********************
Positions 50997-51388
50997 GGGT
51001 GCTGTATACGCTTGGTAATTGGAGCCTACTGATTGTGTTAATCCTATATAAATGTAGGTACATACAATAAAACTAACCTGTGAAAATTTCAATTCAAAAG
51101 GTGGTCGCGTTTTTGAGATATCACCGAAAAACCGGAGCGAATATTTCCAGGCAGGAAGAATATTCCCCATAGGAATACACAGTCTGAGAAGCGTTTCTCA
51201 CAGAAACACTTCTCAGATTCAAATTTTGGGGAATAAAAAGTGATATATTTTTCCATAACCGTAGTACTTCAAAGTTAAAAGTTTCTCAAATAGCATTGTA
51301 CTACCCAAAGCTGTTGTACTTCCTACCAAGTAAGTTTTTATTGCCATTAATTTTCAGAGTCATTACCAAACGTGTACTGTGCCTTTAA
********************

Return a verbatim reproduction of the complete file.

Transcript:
Positions 50997-51388
50997 GGGT
51001 GCTGTATACGCTTGGTAATTGGAGCCTACTGATTGTGTTAATCCTATATAAATGTAGGTACATACAATAAAACTAACCTGTGAAAATTTCAATTCAAAAG
51101 GTGGTCGCGTTTTTGAGATATCACCGAAAAACCGGAGCGAATATTTCCAGGCAGGAAGAATATTCCCCATAGGAATACACAGTCTGAGAAGCGTTTCTCA
51201 CAGAAACACTTCTCAGATTCAAATTTTGGGGAATAAAAAGTGATATATTTTTCCATAACCGTAGTACTTCAAAGTTAAAAGTTTCTCAAATAGCATTGTA
51301 CTACCCAAAGCTGTTGTACTTCCTACCAAGTAAGTTTTTATTGCCATTAATTTTCAGAGTCATTACCAAACGTGTACTGTGCCTTTAA